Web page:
- View SourceI thought it would be good to set goals for the new organization,
Virginians for Instant Runoff Voting. Please let me know if you have
any suggestions. Some examples might be:
Short-term goals (0-2 years):
1) Introduce a bill in the General Assembly to authorize a pilot
project in which several local governments would be allowed to conduct
elections by Instant Runoff Voting. Obtain opinions on the proposed
language from allied political organizations (FairVote, Greens,
Libertarians, etc.) before submitting a draft bill to legislators.
2) Make significant progress toward instituting IRV in student
government elections in at least two of Virginia's colleges and
universities (other than UVA, which already uses it).
3) Conduct IRV outreach and education (e.g. county fair booths,
letters to newspapers, the website, etc.)
4) Recruit supporters from around the Commonwealth. Gather signatures
and contact information via an online pro-IRV petition.
5) Elect officers, directors, and advisory committee members.
Medium-term goals (2-5 years):
1) Pass the IRV pilot project bill. Promote the project's success by
identifying towns, cities, and counties ripe for IRV implementation;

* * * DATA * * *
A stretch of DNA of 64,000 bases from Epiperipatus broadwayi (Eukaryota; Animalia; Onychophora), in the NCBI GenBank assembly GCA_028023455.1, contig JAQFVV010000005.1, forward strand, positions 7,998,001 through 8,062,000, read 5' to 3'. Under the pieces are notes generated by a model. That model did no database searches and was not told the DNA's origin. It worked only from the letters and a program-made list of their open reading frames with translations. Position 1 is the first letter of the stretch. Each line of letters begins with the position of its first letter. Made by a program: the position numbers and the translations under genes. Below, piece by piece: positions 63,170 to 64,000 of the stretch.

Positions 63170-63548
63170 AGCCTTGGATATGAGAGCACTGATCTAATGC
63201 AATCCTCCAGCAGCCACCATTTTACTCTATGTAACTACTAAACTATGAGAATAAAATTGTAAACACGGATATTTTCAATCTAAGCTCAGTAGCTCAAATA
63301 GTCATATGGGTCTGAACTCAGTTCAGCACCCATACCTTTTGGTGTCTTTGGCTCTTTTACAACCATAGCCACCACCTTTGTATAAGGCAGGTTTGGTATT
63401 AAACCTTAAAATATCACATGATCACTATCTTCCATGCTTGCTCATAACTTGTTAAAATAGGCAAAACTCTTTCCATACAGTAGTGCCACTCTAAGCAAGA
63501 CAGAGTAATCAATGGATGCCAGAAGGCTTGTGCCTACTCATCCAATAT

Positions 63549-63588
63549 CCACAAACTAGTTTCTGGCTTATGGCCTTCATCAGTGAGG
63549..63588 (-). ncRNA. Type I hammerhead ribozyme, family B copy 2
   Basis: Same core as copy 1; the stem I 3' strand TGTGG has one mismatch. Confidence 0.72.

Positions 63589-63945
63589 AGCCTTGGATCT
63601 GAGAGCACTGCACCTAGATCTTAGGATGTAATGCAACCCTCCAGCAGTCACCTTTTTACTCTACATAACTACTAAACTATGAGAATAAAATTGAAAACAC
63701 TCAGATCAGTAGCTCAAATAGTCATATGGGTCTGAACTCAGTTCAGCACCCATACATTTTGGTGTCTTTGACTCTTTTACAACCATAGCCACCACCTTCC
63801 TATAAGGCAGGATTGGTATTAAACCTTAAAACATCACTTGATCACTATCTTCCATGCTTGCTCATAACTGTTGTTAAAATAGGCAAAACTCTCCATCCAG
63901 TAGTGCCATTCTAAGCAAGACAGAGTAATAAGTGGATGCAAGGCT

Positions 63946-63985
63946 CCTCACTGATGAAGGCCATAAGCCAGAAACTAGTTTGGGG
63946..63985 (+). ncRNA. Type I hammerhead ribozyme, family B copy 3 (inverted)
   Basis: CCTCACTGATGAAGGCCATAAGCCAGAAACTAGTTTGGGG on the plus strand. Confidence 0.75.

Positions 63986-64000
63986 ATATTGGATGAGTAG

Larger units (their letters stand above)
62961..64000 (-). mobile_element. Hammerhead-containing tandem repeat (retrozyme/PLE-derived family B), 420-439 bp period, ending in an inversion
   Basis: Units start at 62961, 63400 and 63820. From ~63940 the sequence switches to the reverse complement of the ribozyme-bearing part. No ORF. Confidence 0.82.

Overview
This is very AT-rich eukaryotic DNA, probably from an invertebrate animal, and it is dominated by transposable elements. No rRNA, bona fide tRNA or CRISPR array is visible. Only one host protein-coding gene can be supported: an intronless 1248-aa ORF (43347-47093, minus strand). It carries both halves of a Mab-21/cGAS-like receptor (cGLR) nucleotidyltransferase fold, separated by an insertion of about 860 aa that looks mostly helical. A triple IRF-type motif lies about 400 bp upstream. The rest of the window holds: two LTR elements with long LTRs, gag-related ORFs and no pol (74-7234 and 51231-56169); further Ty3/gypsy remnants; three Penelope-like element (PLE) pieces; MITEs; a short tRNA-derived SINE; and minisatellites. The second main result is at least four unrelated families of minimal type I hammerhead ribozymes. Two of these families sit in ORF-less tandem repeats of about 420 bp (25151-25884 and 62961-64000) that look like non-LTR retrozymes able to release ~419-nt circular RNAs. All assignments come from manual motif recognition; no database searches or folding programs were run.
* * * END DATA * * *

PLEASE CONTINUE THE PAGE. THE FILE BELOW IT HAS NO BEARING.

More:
conducting outreach and educational activities in those areas; and
obtaining full participation by as many local governments as the
statute will allow.
2) Successfully institute IRV in student elections at two or more
Virginia colleges and universities.
Long-term goals (5+ years):
1) Pass a bill allowing local governments to use IRV on a permanent
basis prior to the expiration of the IRV pilot project statute.
2) Pass a bill to use IRV in House of Delegates and Senate elections,
in preparation for an eventual shift to multi-seat district single
transferable vote elections.
2) Pass an amendment to the Virginia Constitution authorizing the use
of IRV in Governor, Lt. Governor, and Attorney General elections.
3) Participate in the nationwide movement to elect the President by
the national instant runoff vote. This could be done by an interstate
compact or by an amendment to the U.S. Constitution.